The private sector, being the largest recipient of outstanding credit balances accounted for the greater proportion of banks’ NPLs with its share increasing to 94.7 percent from 88.7 percent over the review period.
Disturbingly, indigenous private enterprises accounted for 78.2 percent of total NPLs in October 2017 compared with a share of 75.6 percent in the corresponding period last year. Households accounted for 5.3 percent of total NPLs in October 2017 compared with a share of 5.1 per cent in October 2016.
According to the report, the three sectors that accounted for the largest proportions of NPLs were Commerce & Finance, Services, and Electricity, Gas & Water sectors. Together, these accounted for 61.3 per cent of total NPLs in October 2017.
The Commerce & Finance sector, the largest recipient of total credit, was also the sector that contributed the most to the industry’s NPLs, accounting for a share of 35.1 percent in October 2017. The Manufacturing sector was however the sector with the highest proportion (33.1 percent) of its loans being classified as non-performing as at the end of October 2017 from 29.3 percent in October 2016. The agriculture, forestry and fisheries sector had the second highest sectoral NPL ratio of 32.9 percent, though it declined from 38.1 percent a year ago.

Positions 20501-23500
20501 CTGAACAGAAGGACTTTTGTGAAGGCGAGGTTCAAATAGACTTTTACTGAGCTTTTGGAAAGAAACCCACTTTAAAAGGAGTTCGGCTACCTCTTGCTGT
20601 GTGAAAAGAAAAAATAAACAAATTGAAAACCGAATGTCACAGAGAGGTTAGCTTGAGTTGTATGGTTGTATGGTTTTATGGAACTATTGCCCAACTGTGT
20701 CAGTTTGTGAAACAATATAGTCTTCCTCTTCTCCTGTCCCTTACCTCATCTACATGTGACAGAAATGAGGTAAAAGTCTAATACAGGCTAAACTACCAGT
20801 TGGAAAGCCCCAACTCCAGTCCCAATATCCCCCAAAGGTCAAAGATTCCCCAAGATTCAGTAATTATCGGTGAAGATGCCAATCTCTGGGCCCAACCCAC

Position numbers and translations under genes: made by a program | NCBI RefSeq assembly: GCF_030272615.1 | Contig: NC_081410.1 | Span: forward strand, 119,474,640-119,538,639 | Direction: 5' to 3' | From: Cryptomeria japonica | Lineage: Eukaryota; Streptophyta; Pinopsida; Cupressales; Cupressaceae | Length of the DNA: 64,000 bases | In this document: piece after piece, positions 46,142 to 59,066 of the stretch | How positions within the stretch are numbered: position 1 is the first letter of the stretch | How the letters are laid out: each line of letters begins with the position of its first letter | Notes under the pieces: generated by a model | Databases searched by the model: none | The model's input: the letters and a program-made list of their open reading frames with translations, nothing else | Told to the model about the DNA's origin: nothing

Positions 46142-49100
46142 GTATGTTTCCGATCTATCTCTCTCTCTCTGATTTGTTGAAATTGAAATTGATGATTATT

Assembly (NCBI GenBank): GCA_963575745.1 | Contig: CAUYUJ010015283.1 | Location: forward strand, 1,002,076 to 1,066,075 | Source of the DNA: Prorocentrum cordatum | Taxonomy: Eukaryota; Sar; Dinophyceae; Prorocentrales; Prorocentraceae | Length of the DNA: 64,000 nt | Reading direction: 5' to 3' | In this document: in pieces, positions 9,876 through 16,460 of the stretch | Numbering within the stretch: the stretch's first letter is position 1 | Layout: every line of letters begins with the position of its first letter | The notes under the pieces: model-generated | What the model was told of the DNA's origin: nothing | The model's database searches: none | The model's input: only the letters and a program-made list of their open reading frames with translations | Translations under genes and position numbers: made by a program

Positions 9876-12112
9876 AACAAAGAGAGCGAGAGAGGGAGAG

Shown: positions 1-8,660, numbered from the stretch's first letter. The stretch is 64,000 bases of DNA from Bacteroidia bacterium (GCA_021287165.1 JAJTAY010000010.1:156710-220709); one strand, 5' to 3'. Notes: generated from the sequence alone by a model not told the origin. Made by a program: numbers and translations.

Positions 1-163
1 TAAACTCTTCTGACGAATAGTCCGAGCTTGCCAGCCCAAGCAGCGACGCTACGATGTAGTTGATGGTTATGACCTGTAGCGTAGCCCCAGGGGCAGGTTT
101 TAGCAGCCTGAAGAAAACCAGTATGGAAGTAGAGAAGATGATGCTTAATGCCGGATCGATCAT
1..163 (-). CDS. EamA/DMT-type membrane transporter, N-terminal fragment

The report added that the banks’ stock NPLs stood at GH¢ 8.30 billion as at the end of October 2017, from GH¢ 6.52 billion in October 2016. The current stock of NPLs, though high, signals a slow annual growth to 27.2 percent from 58.1 percent in October 2016. Despite this trend, the industry’s NPL ratio increased to 21.6 percent in October 2017 from 19.0 percent a year earlier, due to a slowdown in the growth of gross loans.
Meanwhile, banks operating in the country wrote off GH¢3.6 billion as bad debts for the first 10 months of 2017, about 7.6 percent growth.
This is compared with GH¢3.3 billion bad debt written off in October 2016.
In a related development, the stock of banks’ gross loans and advances stood at GH¢38.36 billion in October 2017, representing a year-on-year growth of 0.5 percent in real terms, compared with 2.1 percent recorded in the same period last year. This was on the back of tightened credit stance by banks in response to the large stock of impaired assets.
In real terms, private sector credit comprising loans to private enterprises and households, however, recorded 4.1 percent annual growth in October 2017 after contracting in October 2016. Credit to households, in real terms, grew by 4.5 percent on year on-year basis in October 2017, compared with 0.2 percent growth in October 2016.